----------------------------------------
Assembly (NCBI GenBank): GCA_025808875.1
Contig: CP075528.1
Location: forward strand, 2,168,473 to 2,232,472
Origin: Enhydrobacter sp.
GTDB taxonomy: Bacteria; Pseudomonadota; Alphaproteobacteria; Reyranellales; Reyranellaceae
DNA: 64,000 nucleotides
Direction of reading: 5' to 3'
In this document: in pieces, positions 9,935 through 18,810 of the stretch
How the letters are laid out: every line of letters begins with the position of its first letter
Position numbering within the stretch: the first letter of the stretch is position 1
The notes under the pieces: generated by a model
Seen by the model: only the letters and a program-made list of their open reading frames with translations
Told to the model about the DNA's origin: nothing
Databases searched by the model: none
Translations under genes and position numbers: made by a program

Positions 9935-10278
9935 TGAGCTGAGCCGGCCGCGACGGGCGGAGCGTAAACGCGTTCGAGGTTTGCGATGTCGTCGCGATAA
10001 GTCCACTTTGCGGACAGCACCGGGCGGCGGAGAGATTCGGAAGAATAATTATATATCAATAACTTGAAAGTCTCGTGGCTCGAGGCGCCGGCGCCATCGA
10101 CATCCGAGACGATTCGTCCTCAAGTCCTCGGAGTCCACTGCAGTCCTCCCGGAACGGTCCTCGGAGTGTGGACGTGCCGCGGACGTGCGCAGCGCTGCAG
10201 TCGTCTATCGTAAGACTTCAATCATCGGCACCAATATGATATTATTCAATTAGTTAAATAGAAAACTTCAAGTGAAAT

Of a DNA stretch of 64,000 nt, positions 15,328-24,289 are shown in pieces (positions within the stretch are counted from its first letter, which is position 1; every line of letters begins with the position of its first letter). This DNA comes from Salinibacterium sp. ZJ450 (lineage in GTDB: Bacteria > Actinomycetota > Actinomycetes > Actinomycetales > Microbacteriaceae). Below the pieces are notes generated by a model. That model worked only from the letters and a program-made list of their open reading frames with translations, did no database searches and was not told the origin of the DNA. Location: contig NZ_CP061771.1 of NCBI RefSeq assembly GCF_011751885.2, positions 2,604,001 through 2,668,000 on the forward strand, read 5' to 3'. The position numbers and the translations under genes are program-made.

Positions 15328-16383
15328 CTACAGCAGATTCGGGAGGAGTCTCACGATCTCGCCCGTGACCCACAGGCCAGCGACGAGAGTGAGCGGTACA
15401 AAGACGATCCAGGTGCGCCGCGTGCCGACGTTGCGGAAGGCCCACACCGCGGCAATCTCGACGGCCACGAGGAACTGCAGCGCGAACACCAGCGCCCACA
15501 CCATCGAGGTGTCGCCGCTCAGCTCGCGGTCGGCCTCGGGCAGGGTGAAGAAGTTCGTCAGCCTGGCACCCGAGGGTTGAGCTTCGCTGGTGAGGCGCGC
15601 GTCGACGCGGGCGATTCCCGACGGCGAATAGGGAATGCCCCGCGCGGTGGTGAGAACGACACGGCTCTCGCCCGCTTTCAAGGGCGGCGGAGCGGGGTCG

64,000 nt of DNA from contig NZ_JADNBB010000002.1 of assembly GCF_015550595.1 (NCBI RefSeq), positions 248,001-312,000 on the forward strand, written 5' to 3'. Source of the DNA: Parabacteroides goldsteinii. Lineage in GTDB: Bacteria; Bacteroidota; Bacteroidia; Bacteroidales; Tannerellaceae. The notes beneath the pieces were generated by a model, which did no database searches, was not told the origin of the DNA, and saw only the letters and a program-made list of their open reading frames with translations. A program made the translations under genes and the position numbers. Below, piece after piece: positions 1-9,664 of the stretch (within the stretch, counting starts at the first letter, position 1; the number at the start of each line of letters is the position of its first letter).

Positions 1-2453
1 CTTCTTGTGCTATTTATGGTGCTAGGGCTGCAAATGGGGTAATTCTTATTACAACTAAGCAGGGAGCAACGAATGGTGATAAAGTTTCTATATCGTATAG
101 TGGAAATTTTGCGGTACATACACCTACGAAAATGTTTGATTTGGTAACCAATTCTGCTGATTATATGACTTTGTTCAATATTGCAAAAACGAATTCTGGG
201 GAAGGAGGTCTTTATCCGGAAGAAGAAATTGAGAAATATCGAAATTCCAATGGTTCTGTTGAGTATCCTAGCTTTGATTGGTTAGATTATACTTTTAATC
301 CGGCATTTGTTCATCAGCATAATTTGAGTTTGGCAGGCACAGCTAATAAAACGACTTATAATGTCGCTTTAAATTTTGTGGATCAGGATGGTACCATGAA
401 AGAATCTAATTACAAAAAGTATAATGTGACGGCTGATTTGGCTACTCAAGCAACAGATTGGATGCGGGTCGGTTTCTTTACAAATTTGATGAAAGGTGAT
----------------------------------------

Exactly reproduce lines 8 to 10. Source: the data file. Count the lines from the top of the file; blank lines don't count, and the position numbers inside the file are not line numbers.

In this document: in pieces, positions 9,935 through 18,810 of the stretch
How the letters are laid out: every line of letters begins with the position of its first letter
Position numbering within the stretch: the first letter of the stretch is position 1